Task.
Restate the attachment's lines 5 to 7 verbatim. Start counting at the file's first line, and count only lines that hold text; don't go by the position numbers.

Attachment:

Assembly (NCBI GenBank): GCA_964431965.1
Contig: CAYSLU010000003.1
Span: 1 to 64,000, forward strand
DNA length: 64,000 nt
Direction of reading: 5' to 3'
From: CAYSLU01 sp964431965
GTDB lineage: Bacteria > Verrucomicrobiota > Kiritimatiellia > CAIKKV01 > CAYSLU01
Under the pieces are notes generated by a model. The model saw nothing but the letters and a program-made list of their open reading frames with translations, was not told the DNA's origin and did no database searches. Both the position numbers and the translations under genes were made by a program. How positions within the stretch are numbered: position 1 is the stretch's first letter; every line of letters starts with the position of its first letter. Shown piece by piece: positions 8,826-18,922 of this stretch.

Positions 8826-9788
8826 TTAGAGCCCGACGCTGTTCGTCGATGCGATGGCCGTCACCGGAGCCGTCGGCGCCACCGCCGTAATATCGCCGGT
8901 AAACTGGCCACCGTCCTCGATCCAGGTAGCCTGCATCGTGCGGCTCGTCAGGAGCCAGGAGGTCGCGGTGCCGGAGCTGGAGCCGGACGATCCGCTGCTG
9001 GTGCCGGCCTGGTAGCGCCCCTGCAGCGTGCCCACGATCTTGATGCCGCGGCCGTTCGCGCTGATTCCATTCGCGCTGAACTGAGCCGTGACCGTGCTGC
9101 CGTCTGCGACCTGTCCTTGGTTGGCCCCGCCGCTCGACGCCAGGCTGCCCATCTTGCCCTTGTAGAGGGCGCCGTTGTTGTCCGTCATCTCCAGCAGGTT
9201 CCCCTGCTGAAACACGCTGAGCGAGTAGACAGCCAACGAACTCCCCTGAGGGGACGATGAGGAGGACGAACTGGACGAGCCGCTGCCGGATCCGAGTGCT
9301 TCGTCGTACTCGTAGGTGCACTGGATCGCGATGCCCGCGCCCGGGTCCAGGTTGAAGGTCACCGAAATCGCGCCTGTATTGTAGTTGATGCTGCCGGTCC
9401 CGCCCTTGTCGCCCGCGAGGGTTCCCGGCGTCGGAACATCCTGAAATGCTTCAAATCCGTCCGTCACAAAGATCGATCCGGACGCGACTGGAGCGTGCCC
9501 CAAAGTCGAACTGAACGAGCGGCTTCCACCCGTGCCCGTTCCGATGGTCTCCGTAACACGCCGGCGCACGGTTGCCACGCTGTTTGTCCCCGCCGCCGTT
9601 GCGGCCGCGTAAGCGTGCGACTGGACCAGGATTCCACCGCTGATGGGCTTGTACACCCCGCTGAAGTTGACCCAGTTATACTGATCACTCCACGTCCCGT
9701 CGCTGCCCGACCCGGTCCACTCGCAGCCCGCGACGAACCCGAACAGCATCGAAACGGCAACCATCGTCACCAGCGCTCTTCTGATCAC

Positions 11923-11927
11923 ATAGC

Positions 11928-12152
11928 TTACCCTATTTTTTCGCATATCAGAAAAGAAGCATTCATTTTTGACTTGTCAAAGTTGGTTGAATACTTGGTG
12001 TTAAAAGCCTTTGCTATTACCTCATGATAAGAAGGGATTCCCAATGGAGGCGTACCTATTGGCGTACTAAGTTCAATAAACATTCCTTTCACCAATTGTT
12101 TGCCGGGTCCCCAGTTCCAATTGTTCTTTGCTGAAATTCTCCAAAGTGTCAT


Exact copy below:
Direction of reading: 5' to 3'
From: CAYSLU01 sp964431965
GTDB lineage: Bacteria > Verrucomicrobiota > Kiritimatiellia > CAIKKV01 > CAYSLU01